part of the moisture from Autumn rains can be evapor- 
ated, 

When the specimens were heated to 6oo° Fah., I have 
immersed them in water, also immersing others, or the 
same, if uninjured, at 800° and 900 , that is if they are not 
spoiled at less temperatures. I find that all of these 
samples of building stones have stood heat without dam- 
age up to 500°. At 6oo° a few are injured ; but the in- 
jury in many cases commences at or near that point. 
When cooled without immersion they appear to the eye 



SCIENCE. 



255 



to be injured less, but are ready to crumble, and I think 
they are many times nearly as much impaired, and always 
somewhat injured, when water produces any injury. 

I would remark that my experiments with granites 
show that there is quite a range in their capabilities of 
standing heat, a range in fact much greater than I antici- 
pated. With the sandstones the difference is also marked, 
as is their power of absorption. When exposed to the 
heat wet, they show a marked difference in the time re- 
quired to heat them, the saturated ones seeming to resist 
the heat for a time ; but when equally hot they crumble 
the same as those not previously saturated. Their rela- 
tive worth can be seen by the table. The conglomerates 



stand heat badly ; while the limestones and marble stand 
best of all (up to the point where they.by continued heat, 
are changed to quick lime) except soapstone, and a 
species of artificial stone made under the McMurtire & 
Chamberlain patent. The indications are, from this and 
other samples of artificial stone, that it may be possible 
to make an artificial stone cheaper and better for fire 
proof buildings than our native quarries furnish; and we 
hope this possibility may receive attention. But corn- 
men's are useless, as the facts set forth in the tables 
speak for themselves. 

I give you results in tabulated form below. 



GRANITES. 



No. 



14 

15 
16 

17 



KIND. 



LOCALITY. 



Light colored - 

Denning's Quarry 

Light colored 

Red 

Light colored 

Red 

Colored medium 

Sanborn's Quarry 

Carter's Quarry 

Wetmore & Morse's Quany 

Syenite 

Gray , 

Common 

Scranton County Quarry... 

Qld Dominion Quarry 

Light colored 

Coarse 



Hallowell, Me 

Fox Island, Me 

Mt. Desert, Me 

Rockfoid, Me 

Red Beach, Calais, Me 

Oak Hill, Me 

Stark, N. H.. 

Concord, N. H_.._ . 

Plymouth, N. H 

Ryegate, Vt 

Woodbury, Vt... 

Barre, Vt 

Quincy, Mass.. 

Croton, Conn 

Woodstock, Md 

Port Deposit, Md 

Richmond, Va 

St. Cloud, Minn.. 

Stanstead, P. Q 

North Halifax, N. S... 
Gauauogue, P. O., Can 



Specific 
Gravity. 


Weight 
of One 
Cubic 


Ratio of 
Absorp- 


First 
Appear- 
ance of 




Foot. 




Injury. 




Lbs. 




Deg. Fah.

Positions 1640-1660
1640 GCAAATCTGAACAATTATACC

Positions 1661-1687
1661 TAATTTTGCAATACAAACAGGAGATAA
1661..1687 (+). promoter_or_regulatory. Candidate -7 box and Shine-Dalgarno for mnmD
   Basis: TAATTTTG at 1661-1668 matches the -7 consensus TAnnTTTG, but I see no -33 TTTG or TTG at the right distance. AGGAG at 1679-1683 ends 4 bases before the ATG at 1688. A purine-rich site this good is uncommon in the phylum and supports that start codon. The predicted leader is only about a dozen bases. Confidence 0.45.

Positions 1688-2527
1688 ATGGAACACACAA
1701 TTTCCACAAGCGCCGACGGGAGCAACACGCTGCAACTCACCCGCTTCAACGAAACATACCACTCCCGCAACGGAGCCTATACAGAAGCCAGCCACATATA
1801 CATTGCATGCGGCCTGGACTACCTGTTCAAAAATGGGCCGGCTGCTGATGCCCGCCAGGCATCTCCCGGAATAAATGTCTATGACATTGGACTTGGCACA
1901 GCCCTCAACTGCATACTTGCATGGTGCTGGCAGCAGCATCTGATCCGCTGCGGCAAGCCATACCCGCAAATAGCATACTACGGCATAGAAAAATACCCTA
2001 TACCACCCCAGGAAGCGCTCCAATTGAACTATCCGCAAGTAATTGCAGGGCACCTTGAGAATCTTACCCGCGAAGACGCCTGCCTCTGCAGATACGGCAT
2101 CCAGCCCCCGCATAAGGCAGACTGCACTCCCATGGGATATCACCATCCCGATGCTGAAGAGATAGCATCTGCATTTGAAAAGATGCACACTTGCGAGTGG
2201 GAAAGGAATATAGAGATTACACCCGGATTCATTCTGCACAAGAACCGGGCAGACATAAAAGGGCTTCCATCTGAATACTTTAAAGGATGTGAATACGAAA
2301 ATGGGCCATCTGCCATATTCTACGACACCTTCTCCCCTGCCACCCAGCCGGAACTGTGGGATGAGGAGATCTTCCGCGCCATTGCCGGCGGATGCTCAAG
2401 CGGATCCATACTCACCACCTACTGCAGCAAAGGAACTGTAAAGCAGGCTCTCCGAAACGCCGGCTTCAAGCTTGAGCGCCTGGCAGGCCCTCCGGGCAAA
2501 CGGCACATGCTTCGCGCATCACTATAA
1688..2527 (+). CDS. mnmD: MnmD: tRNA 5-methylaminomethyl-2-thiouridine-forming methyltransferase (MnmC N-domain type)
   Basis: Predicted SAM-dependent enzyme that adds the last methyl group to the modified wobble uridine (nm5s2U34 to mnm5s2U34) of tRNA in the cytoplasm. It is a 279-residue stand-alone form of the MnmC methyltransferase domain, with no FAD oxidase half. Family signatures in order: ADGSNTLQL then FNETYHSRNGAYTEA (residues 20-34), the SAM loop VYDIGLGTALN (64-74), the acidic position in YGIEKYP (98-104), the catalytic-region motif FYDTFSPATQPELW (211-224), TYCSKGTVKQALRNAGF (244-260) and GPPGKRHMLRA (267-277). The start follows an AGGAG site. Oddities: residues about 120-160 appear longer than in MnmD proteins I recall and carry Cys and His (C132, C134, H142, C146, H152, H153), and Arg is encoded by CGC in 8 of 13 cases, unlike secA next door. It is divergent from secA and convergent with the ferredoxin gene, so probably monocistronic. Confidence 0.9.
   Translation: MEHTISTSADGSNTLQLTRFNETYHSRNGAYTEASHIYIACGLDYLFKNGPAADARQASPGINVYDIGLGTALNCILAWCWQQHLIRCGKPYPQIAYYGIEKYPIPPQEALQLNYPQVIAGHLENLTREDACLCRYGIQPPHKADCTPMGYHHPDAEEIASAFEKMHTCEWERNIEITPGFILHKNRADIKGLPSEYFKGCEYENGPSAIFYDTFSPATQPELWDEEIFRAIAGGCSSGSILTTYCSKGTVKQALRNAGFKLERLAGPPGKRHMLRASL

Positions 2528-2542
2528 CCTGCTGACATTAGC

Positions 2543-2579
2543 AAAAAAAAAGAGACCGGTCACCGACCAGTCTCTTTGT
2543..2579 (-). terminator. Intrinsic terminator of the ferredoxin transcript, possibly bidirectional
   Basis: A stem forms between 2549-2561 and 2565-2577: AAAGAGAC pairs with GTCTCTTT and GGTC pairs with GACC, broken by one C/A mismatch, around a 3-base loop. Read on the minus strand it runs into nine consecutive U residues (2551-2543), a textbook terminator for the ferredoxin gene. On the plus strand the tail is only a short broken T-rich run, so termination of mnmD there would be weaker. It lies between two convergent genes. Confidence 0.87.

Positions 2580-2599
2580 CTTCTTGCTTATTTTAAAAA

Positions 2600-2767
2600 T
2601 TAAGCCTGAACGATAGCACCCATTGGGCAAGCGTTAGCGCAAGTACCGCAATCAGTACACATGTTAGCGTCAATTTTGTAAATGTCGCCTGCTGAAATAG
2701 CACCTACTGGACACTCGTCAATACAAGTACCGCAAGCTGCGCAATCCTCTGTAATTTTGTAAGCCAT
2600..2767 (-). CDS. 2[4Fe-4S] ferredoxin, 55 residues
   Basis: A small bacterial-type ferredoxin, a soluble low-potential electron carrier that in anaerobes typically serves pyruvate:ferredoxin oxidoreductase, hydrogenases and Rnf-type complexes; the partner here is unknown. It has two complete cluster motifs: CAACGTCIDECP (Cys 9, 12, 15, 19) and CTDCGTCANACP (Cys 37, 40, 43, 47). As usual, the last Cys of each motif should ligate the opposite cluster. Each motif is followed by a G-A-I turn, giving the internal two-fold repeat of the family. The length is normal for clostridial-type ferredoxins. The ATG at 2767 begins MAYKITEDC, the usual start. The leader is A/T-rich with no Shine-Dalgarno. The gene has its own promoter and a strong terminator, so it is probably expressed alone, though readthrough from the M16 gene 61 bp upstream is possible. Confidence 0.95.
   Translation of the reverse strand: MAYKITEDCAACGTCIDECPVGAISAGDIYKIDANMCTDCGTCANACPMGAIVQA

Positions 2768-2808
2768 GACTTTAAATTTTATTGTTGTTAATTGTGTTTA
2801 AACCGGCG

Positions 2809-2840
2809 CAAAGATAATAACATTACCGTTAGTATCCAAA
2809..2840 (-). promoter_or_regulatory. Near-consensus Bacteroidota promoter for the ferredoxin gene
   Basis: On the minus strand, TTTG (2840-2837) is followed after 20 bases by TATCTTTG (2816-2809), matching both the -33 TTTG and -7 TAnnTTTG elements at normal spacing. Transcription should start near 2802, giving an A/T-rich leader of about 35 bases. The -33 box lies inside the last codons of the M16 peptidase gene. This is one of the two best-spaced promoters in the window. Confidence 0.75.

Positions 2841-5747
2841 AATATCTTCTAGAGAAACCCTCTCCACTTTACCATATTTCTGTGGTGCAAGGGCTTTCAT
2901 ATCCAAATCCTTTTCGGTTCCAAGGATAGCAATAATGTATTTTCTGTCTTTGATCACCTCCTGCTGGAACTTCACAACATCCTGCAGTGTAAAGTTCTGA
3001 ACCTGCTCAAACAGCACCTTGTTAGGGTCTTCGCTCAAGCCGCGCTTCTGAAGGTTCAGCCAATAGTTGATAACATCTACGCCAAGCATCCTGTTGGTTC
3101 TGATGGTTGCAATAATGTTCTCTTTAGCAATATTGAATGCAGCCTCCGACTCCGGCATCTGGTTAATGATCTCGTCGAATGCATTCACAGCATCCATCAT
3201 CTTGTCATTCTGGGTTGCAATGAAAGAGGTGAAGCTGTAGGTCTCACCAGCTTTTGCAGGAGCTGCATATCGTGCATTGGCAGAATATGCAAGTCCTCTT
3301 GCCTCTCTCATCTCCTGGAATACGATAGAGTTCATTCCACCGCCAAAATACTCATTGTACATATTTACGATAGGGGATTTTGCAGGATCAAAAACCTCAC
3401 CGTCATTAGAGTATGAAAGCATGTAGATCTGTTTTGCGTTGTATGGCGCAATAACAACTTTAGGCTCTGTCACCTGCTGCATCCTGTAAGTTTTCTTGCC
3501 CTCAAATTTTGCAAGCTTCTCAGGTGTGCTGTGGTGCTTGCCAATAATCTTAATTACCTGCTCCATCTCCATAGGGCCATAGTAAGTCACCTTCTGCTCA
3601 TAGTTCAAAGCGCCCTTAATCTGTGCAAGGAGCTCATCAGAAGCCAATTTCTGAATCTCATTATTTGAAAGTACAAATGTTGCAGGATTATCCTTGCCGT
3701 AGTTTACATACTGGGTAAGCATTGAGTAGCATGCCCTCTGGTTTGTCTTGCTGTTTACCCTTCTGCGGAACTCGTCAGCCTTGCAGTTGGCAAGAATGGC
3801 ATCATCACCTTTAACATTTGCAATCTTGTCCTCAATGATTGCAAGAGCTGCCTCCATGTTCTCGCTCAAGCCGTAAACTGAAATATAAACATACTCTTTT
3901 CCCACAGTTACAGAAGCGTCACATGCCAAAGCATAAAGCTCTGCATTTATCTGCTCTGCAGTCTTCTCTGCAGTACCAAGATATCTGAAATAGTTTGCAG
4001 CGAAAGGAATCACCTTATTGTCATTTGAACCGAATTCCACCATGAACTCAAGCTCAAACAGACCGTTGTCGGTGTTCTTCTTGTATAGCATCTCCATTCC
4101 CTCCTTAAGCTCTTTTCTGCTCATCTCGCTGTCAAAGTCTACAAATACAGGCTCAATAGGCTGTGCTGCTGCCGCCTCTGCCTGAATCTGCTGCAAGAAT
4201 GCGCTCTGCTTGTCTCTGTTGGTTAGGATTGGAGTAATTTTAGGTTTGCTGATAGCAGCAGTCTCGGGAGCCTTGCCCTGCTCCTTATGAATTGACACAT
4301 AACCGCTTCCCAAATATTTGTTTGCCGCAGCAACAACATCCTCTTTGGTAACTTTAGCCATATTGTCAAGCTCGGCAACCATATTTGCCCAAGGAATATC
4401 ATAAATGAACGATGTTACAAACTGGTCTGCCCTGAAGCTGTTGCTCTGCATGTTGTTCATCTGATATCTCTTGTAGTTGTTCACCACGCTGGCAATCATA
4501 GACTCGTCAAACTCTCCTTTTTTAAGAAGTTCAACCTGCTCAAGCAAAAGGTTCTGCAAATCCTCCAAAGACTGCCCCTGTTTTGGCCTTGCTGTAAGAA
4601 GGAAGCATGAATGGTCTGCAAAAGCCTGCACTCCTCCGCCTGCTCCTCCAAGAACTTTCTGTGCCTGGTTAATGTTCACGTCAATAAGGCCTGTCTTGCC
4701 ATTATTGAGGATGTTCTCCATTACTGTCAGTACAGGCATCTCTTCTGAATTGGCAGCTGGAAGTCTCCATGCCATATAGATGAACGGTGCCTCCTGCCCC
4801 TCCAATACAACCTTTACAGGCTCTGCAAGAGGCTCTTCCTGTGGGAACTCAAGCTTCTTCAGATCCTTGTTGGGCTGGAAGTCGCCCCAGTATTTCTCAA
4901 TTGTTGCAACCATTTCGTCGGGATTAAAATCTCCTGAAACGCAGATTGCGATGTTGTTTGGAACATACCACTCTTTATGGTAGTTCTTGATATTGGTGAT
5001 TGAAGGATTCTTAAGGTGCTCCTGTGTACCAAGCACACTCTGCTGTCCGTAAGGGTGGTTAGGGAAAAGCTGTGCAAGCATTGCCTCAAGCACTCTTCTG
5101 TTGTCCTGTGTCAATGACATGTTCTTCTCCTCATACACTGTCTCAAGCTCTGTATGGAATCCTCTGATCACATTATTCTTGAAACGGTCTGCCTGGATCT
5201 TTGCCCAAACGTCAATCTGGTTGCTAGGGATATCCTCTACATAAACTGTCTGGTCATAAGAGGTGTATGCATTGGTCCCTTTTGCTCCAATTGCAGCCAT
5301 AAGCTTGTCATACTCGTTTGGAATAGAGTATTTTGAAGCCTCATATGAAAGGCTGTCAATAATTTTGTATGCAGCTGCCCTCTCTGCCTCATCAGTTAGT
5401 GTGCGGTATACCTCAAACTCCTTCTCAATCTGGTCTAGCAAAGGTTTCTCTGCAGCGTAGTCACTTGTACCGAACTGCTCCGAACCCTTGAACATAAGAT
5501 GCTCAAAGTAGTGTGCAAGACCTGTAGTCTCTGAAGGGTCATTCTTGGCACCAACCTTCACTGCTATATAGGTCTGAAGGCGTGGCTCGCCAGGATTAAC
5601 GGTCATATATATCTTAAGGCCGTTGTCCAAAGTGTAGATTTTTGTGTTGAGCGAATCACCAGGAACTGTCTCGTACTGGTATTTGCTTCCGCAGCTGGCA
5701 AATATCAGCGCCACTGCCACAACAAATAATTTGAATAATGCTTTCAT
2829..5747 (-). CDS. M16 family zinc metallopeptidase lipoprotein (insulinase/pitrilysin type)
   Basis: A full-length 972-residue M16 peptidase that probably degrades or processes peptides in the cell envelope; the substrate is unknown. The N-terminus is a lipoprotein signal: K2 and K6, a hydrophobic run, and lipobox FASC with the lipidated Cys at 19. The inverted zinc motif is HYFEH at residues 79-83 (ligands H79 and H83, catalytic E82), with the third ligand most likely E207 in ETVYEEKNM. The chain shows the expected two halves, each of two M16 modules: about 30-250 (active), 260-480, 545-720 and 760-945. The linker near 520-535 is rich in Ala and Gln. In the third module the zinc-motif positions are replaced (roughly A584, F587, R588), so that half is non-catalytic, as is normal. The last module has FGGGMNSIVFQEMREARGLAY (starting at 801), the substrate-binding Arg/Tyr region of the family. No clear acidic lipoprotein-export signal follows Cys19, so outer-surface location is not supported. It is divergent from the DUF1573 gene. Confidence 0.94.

^638 


164.8 


j +790 


800 


2.642 


165. 1 


1+680 


700 


2.631 


164.1 


1+716 


800 


2.600 


162.5 


1+482 


600 


2.636 


164.7 
157.8 


1 + 560 


800 


2.526 


1+310 


800 


2.6^1 


164. 1 


!+534 


600 


2.636 


164.7 


1 + 778 


800 


2.649 


165-5 


1+685 


800 


2.647 


165.4 


1 + 790 


800 


2.654 


165.8 


1 + 784 


800 


2.65c 


165.6 


1 + 720 


800 


2.660 


166.2 


1 + 650 


750 


-2.800 


175° 


1+818 


700 


2.648 


l6 5-5 


'+394 


700 


2.700 


.168.7 


1 + 816 


800 


2.727 


170.5 


1 + 398 


750 


2.674 


167.7 


1+402 


750 


2.690 


168.2 


1+280 


700 


2833 


177.0 


1+420 


800 


^.698 


168.6 


1+584 


700 


2.687 


l6 7-9 


1+736 


800 



Crumbles 

or 

Cracks 

Sughtly. 



Deg. Fah 

900 

800 
850 
800 
850 
850 
700 
900 
900 
900 
goo 
900 
800 
75o 
750 
900 
800 
800 
700 
900 
800 
850 



Cracks 


Injured 


Badly 


so as to be 


or 


Worth- 


Becomes 


less for a 


Friable. 


Building. 


Deg. Fah. 


Deg. Fah. 


950 


1000 


850 


900 


95° 


IOOO 


850 


900 


900 


950 


QOO 


950 


800 


850 


950 


IOOO 


950 


IOOO 


950 


IOOO 


950 


IOOO 


950 


IOOO 


850 


QOO 


SOO 


900 


800 


900 


950 


IOOO 


850 


goo 


850 


900 


80O 


850 


IOOO 


IOOO 


800 


900 


900 


950 



Melted 

or 
Ruined. 

Deg. Fah. 

1 100 

IOOO 

1100 

950 

IOOO 
IOOO 

950 

1200 
1200 
1200 

1200 
1200 

IOOO 

900 
900 
1 100 

IOOO 
IOOO 

900 
1200 

900 

IOOO 



SANDSTONE. 



13 
14 

16 

17 
18 



Freestone 

Seneca Stone - 

Sandstone. __ 

Montrose Stone — 
Freestone 

S. Carboniferous... 

Freestone. 

Cincinnati Stone.. 
Potsdam Sandstone 

Berlin 4 Stone 

Potsdam 

Euclid Stone 

Berea Stone 

Amherst Stone 

Brown Stone 

Potsdam Sandstone 
Sandstone 

Freestone 

Brown Stone 



Portland, Conn... 

North of England 

Montgomery Co., Md.-- 

Salem, Md_. 

Seneca, Md 

Ulster Co., N. Y 

Belleville, N. J 

Nova Scotia 

Br. Phillipe, N. S 

Dorchester, N. B 

Cincinnati, O 

McBride's Corners, O.-. 

Cleveland, O. 

McBride's Corners, O.. 

Near Cleveland, O 

Berea, O 

Amherst, O 

Humbletown, Pcnn 

Beauharnois, P. Q 

Murray Bay, P. Q 

Cheat River, W. Va 

Acqua Creek, Va .. 

Manasses, Va 



2.380 


I48.7 


1+27 


850 


900 


95o 


IOOO 


2.i6i 


135.5 


1+27 


850 


900 


95o 


950 


2.500 


156.2 


1+26 


850 


900 


900 


950 


2.452 


153-2 


1+ 24. 


850 


900 


95o 


IOOO 


2.410 


I50.6 


1+40 


900 


IOOO 


1 100 


1200 


2.661 


166.3 


1 + 314 


900 


IOOO 


1 100 


1200 


2 35o 


I46.8 


1+27 


900 


950 


IOOO 


1 100 


2.424 


I5I-5 


1+240 


900 


950 


1O00 


1 100 


2-353 


147.O 


1+19 


goo 


950 


950 


IOOO 


2.363 


147-7 


1+26 


800 


850 


900 


IOOO 


2.188 


i36.r 


1+23 


900 


950 


IOOO 


IIOO 


2-333 


145.8 


1+ 28 


800 


850 


900 


IOOO 


2.2IO 


1 38. 1 


1+22 


850 


900 


IOOO 


IIOO 


2.5OO 


156.2 


1 f 22 


850 


900 


950 


IOOO 


2.29O 


1 43- 1 


1+ 35 


850 


goo 


950 


IOOO 


2.254 


140.8 


1+20 


850 


900 


950 


IOOO 


2.200 


I 37*5 


1+ 18 


850 


900 


changes 


color. 


2.346 


146.6 


1+28 


850 


900 


950 


IOOO 


2.512 


i57-o 


1+ 3S 


850 


900 


953 


IOOO 


2-577 


161.0 


1+ 36 


900 


950 


IOOO 


IIOO 


2.632 


164.5 


1+ 80 


8oo 


850 


900 


IOOO 


2.I85 


ij6.4 


1+ 16 


900 


950 


IOOO 


IIOO 


2.348 


146.7 


1+ 17 


850 


900 


IOOO 


IIOO 



IIOO 
IOOO 

950 

IIOO 

1200 
1200 

IIOO 
IIOO 

IOOO 
IOOO 
IIOO 
IIOO 
IIOO 
IOOO 
IOOO 
IOOO 
IOOO 
IOOO 
IOOO 
IIOO 
IIOO 

1200 
1200 



LIMESTONE. 



Limestone 

Cincinnati Limestone